ACP releases survey results about telehealth technology availability, use among internists

Fifty-one percent of internal medicine physicians and subspecialists who are ACP members work in a practice that has implemented at least one of five different telehealth services.

Survey results released yesterday by ACP showed that 51% of internal medicine physicians and subspecialists who are ACP members work in a practice that has implemented at least one of five different telehealth services: video visits, e-consults, remote patient monitoring, remote care management/coaching, and integration of data from patient wearables. Overall, ACP found that adoption and usage of telehealth among internists and subspecialists vary widely depending on application.

ACP surveyed a random sample of 1,449 members ages 65 years and younger in October 2018 and January 2019 to measure the availability and use of telehealth technology. Completed responses were received from 233 members (16.1% response rate) providing outpatient care (72% general internal medicine specialists and 28% subspecialists).

Telehealth is rapidly expanding, and other surveys have reported that many patients would like to use virtual communication channels to confer with their physicians. ACP conducted its survey to understand the current level of adoption among internists and subspecialists and to identify how ACP can help physicians respond to their patients' interest in using telehealth.

“ACP recognizes that telehealth technologies have the potential to improve access for patients, enhance patient-physician collaboration, improve health outcomes, increase patient satisfaction, and reduce medical costs,” said ACP President Ana María López, MD, MPH, MACP. “Our survey gave us valuable information about the state of telehealth adoption among internists, what we can do to improve it, and how we can lead internal medicine physicians in the appropriate use of telehealth.”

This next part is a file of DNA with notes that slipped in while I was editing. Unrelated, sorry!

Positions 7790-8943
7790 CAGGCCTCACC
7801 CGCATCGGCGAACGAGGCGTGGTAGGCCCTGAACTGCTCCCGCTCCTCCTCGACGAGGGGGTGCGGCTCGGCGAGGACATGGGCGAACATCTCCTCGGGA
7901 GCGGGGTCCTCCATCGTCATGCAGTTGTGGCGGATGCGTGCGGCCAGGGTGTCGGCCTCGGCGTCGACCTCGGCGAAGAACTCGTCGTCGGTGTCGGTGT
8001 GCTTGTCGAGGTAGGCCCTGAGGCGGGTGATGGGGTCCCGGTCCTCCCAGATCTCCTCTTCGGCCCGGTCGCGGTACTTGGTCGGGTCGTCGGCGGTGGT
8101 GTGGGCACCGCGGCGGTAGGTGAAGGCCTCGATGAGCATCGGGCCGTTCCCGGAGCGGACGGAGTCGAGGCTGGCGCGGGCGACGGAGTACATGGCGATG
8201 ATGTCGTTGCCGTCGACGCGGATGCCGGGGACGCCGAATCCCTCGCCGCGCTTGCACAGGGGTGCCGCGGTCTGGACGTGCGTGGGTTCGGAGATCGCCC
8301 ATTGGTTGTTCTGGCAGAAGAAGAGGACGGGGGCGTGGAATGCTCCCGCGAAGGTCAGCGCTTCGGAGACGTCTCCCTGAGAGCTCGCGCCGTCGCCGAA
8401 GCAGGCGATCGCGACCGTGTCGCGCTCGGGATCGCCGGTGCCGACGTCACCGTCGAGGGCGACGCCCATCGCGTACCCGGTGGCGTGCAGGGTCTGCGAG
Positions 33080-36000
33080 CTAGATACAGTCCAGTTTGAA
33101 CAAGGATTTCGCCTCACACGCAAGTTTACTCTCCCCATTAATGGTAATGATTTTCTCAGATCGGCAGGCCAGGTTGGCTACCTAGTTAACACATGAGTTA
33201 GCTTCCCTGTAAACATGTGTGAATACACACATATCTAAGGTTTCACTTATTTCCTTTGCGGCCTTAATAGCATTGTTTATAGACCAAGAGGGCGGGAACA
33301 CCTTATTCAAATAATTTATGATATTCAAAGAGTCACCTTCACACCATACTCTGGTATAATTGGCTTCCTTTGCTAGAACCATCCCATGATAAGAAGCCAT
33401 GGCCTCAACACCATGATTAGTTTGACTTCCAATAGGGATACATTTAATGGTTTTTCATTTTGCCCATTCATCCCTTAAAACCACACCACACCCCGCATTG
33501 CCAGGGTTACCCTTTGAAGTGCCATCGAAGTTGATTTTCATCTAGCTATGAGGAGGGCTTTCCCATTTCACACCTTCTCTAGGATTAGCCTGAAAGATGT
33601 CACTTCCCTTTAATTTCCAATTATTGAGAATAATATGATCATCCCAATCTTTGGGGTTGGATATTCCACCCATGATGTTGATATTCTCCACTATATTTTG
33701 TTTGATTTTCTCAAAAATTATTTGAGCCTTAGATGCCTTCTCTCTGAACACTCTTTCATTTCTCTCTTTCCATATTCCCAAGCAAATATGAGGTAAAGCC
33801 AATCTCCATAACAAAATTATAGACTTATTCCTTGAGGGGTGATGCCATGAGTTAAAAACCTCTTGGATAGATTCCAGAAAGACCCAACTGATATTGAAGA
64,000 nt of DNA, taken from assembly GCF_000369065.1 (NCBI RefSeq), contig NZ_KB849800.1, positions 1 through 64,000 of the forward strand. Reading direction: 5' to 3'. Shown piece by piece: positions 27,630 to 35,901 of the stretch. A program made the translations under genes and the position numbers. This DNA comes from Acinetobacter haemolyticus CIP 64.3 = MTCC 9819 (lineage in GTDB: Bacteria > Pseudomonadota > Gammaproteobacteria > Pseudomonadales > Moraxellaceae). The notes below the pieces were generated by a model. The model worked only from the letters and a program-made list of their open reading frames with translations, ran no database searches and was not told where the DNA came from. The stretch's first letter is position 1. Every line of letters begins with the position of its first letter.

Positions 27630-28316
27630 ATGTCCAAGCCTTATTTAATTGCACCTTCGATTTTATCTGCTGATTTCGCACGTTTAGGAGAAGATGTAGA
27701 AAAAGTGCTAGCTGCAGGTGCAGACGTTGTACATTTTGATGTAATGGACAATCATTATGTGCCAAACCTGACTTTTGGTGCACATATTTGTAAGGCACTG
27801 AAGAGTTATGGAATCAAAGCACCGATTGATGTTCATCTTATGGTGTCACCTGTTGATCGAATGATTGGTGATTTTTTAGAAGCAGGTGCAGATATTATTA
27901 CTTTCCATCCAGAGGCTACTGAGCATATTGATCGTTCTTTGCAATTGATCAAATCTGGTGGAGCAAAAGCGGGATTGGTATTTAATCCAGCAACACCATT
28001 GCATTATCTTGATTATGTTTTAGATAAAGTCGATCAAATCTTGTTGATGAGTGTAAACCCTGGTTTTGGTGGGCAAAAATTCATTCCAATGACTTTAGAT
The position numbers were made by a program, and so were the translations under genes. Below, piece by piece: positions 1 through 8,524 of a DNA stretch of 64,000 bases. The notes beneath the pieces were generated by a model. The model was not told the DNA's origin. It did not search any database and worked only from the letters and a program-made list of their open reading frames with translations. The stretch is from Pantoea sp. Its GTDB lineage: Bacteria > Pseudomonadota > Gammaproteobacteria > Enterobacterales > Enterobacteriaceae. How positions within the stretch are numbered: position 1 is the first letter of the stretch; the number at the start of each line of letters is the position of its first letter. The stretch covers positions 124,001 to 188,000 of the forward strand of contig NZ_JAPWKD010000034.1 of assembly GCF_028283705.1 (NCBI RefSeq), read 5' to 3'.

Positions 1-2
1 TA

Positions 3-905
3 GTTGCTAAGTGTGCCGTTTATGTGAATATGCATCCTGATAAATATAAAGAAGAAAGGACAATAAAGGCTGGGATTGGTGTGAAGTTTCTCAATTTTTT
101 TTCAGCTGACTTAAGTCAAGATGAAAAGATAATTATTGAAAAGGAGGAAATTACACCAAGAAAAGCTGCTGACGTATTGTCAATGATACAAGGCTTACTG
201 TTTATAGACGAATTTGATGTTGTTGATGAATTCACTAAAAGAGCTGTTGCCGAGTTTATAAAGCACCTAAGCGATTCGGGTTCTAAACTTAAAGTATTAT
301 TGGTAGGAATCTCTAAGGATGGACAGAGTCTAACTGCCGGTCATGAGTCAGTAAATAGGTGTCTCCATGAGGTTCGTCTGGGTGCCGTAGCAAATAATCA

Additional key findings of ACP's survey include the following:

  • E-consults were implemented most widely (33% have the technology), and they are used frequently among those with the technology (63% use every week).
  • Technology for remote care management (24%) or video visits (18%) is less widely available.
  • Having the technology available does not equate to adoption and usage. Among those with the technology, only 19% use video visits every week, while 50% use remote care management every week.
  • Practicing internists are often not the decision makers within their practice about whether a technology is implemented.
  • When asked about implementation plans, 24% to 34% said they don't know or it is not their decision (varies by technology).
  • Many physicians are interested in learning more about available technology solutions (55% of those with no technologies implemented, and 51% of those with some implementations).

The barriers to telehealth adoption among physicians go beyond the issues of reimbursement, licensing, and regulatory barriers. ACP found that physicians find it challenging to integrate telehealth into their practices' workflow. They also expressed concerns about patients having access to the needed technology, and the potential for medical errors.

“The good news is that more than half of internists are interested in ACP providing guidance and education to help them safely and effectively integrate telehealth into their practices,” Dr. López said.

To support internists in implementing telehealth technologies, ACP plans to develop and release practical resources specific to an internal medicine practice. The initial focus will be on virtual visits, expanding to other telehealth applications in the future as the technology matures. ACP will offer guidance on appropriate use cases, practice workflow changes, the current state of reimbursement and regulatory issues, and equipment and vendor selection.

“We hope these resources can help close the gap between physician use of telehealth and patients' desire for flexibility and access to their physicians,” said Tabassum Salam, MD, FACP, ACP's Vice President for Medical Education.

ACP supports the expanded role of telemedicine in the primary care setting when used as a component of a patient's longitudinal care but recommends that physicians should use their professional judgment about whether the use of telemedicine is appropriate for a patient and the situation. ACP also supports reimbursement for appropriately structured telemedicine communications. These recommendations were set forth in a 2015 ACP policy paper on the use of telemedicine in primary care.